The Theory of Money, Part 12

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Re-reading last week’s post, one small thing that I should have said specifically about inventions is that, ofttimes, they increase the number of LUs a person can generate per hour of work. For example, the tractor that decreased the harvest time from 800 hours to 200 hours enabled the farmer to earn a lot more LUs per hour harvesting. So innovations can lower the number of LUs it costs to sustain a society, and they can also increase the number of LUs gleaned from the earth that will circulate through society. These are the two ways that the wealth of a society increases a lot faster!

All right, so where are we now? Our society’s money has evolved all the way to fractional reserve money (see Part 10), which means the receipt money (Goldnotes) that used to be 100% backed by specie is now, according to the banker’s self-imposed limit, only backed 30%. The society went from having 10,000 Goldnotes in circulation to 33,000 in circulation, the extra 23,000 of them being created out of nothing when the banker printed them to lend out.

Those loans, as we discussed last week, can be a boon to a society by enabling innovations to come forth that help progress the society toward greater aggregate wealth. But I also said those loans come at a cost. What cost?

Let’s say each Goldnote (or, really, each gold coin that the Goldnote entitled the bearer to) originally represented 5 LUs before the transition to fractional reserve money. 5 LUs x 10,000 Goldnotes = 50,000 LUs stored in the form of cash assets in society. And then the banker printed an extra 23,000 Goldnotes, so what happened to the Goldnote:LU ratio? No new Labor Units were generated when he printed those extra Goldnotes (wealth doesn’t come out of nothing–it comes out of the earth!), so the number of total LUs saved by society hasn’t changed. Thus, our new Goldnote:LU ratio is 33,000:50,000, which means each Goldnote is now worth only about 1.5 LUs, which is about 30% of what they were worth before. This means that when the banker printed all those extras, he took 70% of everyone’s cash wealth from them! They didn’t know it at the time, but their hard-earned Labor Units were being taken from them to furnish all those loans. And the only one who will profit from all of this is the banker, who will be earning interest on all the loans he owns.

And what do you think will happen to prices when Goldnotes are suddenly only worth 30% of what they were worth before? Yes, eventually prices will adjust to be approximately triple what they were before.

So, the loans were a boon to society, but they came at the cost of everyone losing 70% of their cash wealth, plus they imposed another major cost to society–that of some serious economic inefficiencies that arose from prices dramatically shifting.

There are some other costs to fractional reserve money that I haven’t discussed yet: booms and busts (and the bank failures that go along with them), and the evolution that always seems to happen from fractional reserve money to fiat money with all of its weaknesses. I’ll be explaining these in due time!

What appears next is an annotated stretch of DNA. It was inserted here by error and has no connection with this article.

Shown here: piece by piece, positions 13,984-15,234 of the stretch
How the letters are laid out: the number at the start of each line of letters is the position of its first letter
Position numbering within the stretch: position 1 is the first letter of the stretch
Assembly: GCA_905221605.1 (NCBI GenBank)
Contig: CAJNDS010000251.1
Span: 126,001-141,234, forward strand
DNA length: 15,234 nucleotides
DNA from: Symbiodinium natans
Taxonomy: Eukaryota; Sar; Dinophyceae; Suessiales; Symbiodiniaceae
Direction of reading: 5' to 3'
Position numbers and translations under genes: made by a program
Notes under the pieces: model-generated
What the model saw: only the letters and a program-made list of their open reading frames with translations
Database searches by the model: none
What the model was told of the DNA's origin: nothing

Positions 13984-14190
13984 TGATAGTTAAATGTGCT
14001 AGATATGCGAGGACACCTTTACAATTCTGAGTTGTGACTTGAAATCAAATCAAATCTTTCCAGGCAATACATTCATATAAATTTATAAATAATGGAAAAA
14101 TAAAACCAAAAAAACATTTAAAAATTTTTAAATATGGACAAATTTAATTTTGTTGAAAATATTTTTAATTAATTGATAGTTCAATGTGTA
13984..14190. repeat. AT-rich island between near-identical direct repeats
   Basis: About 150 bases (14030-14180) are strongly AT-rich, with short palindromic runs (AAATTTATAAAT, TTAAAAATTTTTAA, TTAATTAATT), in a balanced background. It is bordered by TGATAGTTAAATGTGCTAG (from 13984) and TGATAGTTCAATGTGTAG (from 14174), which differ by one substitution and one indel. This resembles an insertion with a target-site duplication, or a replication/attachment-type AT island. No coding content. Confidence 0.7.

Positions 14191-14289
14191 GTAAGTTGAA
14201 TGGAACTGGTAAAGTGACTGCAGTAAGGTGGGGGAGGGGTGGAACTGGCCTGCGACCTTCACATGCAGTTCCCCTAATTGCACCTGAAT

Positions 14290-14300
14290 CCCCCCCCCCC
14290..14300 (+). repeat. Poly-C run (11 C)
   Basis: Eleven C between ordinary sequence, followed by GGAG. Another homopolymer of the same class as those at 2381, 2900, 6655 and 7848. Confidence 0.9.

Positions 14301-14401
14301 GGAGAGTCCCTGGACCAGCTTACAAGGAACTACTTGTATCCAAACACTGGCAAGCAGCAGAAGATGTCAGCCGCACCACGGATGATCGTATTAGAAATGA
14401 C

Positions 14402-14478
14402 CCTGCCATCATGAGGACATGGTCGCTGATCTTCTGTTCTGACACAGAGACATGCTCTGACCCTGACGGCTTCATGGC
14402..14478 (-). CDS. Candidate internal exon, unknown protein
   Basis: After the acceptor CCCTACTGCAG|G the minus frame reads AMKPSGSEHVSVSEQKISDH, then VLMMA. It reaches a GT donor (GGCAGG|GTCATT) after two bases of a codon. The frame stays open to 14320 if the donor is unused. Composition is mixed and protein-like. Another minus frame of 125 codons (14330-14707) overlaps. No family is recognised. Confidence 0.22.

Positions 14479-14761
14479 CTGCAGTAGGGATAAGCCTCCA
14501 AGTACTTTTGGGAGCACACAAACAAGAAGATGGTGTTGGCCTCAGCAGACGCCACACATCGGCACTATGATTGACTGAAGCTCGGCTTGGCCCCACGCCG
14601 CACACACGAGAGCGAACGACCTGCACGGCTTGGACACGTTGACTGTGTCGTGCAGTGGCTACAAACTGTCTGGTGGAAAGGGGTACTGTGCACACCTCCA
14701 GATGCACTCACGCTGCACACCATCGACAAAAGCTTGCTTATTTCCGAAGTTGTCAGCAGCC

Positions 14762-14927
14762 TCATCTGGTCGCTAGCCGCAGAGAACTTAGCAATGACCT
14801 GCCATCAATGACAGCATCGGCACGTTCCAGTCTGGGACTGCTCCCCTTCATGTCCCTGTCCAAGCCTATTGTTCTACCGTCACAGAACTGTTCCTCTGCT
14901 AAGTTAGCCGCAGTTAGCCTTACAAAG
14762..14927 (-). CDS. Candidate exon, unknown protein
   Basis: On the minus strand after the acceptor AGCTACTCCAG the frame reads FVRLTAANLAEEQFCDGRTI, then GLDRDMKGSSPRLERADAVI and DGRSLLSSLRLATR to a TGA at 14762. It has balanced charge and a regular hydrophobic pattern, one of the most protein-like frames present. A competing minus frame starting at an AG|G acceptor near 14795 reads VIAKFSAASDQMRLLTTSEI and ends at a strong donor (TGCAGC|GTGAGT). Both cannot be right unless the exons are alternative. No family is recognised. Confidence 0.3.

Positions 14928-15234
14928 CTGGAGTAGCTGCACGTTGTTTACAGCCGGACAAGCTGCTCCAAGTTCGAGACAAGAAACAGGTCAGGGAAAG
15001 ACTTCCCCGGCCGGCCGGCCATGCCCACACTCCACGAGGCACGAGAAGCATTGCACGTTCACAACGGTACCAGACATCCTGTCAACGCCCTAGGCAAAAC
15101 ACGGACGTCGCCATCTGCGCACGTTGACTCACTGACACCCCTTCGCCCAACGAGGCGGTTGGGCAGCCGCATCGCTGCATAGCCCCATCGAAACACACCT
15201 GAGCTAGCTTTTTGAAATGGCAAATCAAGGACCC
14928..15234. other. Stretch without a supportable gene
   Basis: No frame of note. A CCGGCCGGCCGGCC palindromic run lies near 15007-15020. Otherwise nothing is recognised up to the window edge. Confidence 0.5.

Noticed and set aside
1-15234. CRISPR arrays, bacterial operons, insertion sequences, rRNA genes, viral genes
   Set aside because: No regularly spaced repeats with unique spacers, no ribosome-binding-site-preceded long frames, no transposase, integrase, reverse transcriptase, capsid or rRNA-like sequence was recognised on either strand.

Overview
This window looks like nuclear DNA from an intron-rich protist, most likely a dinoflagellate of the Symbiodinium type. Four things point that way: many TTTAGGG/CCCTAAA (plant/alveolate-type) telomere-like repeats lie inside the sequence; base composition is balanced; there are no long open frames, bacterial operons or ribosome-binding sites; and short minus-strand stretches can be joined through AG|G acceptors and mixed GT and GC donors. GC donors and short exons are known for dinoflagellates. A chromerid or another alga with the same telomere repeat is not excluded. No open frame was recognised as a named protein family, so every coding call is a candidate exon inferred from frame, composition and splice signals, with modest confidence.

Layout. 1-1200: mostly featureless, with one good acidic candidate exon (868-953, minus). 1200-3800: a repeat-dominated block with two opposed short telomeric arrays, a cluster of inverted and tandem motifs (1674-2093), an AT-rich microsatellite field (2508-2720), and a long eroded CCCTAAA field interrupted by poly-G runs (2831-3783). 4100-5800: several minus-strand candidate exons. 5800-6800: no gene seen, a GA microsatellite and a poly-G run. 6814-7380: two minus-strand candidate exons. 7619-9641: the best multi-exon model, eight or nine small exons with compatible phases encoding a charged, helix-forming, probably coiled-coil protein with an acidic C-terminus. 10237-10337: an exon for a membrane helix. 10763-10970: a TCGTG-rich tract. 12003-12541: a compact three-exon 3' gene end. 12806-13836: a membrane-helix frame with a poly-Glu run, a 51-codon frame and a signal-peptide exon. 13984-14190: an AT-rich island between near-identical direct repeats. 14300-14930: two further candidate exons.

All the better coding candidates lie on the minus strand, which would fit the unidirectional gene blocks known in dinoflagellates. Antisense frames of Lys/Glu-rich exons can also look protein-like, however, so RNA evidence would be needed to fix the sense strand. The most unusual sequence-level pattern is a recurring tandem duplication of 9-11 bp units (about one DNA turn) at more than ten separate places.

Overall, will the benefits of the innovations fueled by those loans outweigh all those costs to society?

In the long term, it’s possible. But let’s consider a counterfactual.

What if the banker, instead of switching the society to fractional reserve money, instead said, “All this gold is just sitting around doing nothing. And there’s that entrepreneur who’s looking for a 5-year loan to build his gas car factory. I’m going to ask my depositors if they’re willing to allow me to lend any of their cash savings to the entrepreneur for those 5 years and, in return, I’ll pay them a portion of the interest I charge him.” So the banker asks around and it turns out that, in aggregate, his depositors are willing to lend out 7,000 gold coins.

How exactly would this lending work? Let’s say the farmer originally deposited 400 gold coins in the bank and still has all 400 of those Goldnotes in his possession. He agrees to lend out 300 of his Goldnotes, so the banker takes the 300 Goldnotes from the farmer and, in exchange, gives him a certificate that says, “This entitles the farmer to 300 Goldnotes in 5 years and 1 Goldnote monthly in interest until then.” Yep, it’s a bond, which has always just been a fancy name for the piece of paper that someone gets when they lend money to someone.

The entrepreneur got to borrow 7,000 Goldnotes to build his factory, and no inflation was caused!

Having only 7,000 Goldnotes to lend (instead of 23,000) means much less investment in potential wealth-generating innovations. Those other entrepreneurs who would have borrowed money will just have to wait until society has more to lend. Or, they could find outside funding from another society, which would work just as well.

Which version of reality is better?

On the one hand, with fractional reserve banking, you’ve got a lot more investment earlier on, but it comes with several major costs, including people losing 70% of their cash wealth without having any way to stop it (while the banker gains a bunch of wealth by taking all the interest from loaning all that money!), dramatic price shifts and the economic inefficiencies they induce, the significant risk that the society’s money will continue all the way down the path to fiat money with all its issues, and the booms and busts and bank failures that monetary expansions and contractions can cause.

And on the other hand, you’ve got less investment earlier on, but there are no major costs to it.

Over the next few weeks, I’ll delve more into the downsides of fractional reserve banking, which will help us better quantify them so we can weigh them against the upsides.

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